June 24, 2017
June 24, 2017
June 28, 2017
Liberal Education/Engineering & Society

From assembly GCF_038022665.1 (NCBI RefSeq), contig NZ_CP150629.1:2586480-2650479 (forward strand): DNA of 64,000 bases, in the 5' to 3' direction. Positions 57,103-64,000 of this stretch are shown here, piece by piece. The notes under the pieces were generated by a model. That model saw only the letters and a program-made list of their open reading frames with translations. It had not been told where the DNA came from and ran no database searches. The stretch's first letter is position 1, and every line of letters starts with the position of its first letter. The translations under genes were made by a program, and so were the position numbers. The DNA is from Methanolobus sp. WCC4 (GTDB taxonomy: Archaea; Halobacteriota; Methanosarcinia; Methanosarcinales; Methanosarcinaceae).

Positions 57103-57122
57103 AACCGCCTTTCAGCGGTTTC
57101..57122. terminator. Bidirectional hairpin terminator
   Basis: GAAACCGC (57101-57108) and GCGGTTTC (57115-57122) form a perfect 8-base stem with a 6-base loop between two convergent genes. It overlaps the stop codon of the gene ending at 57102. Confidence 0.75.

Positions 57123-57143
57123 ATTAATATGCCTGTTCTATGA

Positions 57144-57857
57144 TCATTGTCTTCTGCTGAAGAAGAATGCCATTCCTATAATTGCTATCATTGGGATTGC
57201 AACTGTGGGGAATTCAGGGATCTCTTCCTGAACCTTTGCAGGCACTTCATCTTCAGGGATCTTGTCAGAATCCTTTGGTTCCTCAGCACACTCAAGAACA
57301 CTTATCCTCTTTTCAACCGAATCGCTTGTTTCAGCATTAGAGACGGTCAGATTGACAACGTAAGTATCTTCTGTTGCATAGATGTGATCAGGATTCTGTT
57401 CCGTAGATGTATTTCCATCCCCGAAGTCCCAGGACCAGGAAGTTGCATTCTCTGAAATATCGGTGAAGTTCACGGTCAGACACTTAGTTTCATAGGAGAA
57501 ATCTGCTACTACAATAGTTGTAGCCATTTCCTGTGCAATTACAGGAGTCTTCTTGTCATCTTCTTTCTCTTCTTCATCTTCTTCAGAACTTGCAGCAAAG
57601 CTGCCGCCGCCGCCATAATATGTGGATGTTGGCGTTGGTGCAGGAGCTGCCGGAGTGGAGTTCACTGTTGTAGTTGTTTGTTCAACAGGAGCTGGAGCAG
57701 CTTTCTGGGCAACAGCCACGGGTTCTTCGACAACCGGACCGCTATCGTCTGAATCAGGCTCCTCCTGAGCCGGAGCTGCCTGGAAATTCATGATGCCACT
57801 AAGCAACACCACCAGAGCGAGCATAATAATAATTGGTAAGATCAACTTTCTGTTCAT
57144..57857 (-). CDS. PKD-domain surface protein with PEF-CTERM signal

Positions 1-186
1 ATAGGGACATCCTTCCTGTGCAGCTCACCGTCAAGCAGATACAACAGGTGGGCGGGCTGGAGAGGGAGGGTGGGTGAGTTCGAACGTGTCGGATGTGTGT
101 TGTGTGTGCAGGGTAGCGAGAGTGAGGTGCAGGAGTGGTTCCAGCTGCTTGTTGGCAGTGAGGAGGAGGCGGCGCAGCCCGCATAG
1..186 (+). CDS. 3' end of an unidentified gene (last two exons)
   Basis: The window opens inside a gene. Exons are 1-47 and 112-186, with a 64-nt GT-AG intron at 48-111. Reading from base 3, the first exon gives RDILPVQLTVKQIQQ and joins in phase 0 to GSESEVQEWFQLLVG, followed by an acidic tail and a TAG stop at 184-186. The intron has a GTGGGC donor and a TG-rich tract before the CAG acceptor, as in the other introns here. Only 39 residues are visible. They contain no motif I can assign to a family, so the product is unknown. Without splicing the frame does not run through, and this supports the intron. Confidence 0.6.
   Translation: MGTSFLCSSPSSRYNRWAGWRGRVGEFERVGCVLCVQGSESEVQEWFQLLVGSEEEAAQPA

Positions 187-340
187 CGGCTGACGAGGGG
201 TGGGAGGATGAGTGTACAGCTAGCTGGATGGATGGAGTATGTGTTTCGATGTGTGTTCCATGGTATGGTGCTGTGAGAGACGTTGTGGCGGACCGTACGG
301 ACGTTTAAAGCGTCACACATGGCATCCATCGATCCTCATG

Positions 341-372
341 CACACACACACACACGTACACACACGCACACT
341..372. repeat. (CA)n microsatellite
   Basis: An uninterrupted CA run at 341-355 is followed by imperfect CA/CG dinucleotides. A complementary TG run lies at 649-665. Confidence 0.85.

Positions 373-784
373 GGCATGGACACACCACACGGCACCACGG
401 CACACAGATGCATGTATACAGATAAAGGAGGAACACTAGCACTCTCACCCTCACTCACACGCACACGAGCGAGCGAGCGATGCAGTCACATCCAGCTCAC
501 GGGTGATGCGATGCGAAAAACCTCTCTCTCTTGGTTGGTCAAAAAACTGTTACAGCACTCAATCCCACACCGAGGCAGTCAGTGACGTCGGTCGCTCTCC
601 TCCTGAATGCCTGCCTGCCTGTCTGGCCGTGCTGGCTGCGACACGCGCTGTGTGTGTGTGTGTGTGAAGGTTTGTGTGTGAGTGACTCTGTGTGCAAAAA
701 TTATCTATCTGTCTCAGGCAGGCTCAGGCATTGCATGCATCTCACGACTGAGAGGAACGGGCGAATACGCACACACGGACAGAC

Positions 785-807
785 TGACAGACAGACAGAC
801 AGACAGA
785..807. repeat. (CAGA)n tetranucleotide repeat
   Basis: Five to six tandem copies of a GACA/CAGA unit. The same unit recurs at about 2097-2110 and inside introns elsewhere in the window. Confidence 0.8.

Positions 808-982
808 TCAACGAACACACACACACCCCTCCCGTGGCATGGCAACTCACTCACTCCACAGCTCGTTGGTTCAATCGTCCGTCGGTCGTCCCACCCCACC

The events surrounding Chernobyl, Three-mile Island, Challenger, and Bhopal prompted calls for a more rigorous call for engineering training. Professional societies representing engineers supported more innovative accreditation criteria to include ethics, global context, and understanding engineering problems as technical-social challenges with complex solutions. Pressure from global events and professional engineering societies contributed to ABET issuing the Engineering Criteria (EC) 2000. Those criteria signaled a shift to make non-technical criteria more explicit, diverse, and extend beyond communication skills. Engineering schools were tasked with developing assessment programs for fulfilling the new EC 2000 criteria and are again faced with a new set of criteria with the recently proposed amendments. Student portfolios are often a proxy for comprehensive learning or exams act as indicators of knowledge acquisition. However, there are few shared resources across institutions that are robust, malleable, and don’t require considerable effort by students, faculty and staff to create and codify. Engineering schools are challenged to attribute student outcomes for broader social context to specific curricular or course-design elements and then situate this attribution to overall progress for accreditation. This project introduces a pilot study using concept maps (cmaps) as an assessment technique that is useful for understanding learning over time, pedagogical influences between sections of a course, and mechanism to link to ABET criteria. Data was collected from 78 students completing three sequential maps out of a 590 person senior class conducted as a yearlong course in ‘Science, Technology and Society’ at the University of Virginia. One of two technical artifacts was used as a shared starting point on three occasions (August 2015, December 2015, and May 2016) with small amounts of class time allocated for the exercise. The cmaps were coded for 14 categories and analyzed with paired t-tests to identify key areas where students demonstrated significant learning outcomes changes over time. The findings illustrate how students articulate significantly greater technical knowledge and increased societal complexity in regards to a given material artifact. Pedagogical choices and course goals are matched to ABET criteria and supported by statistically significant correlations. Two focus groups offered a qualitative reflection upon the methodology and student outcomes. This method supports rigorous, but still flexible, means of linking ABET criteria for ethical and societal context to evaluation, assessment, student outcomes, and program objectives. This study suggests how concept mapping can be deployed and analyzed in a manner that offers compelling results between pre- and post-tests and offers a systematic means to assess ABET EC 2000 criteria by evaluators from across the country. We discuss limitations of timing, rule following, and interdisciplinary differences that warrant further systematic investigation.
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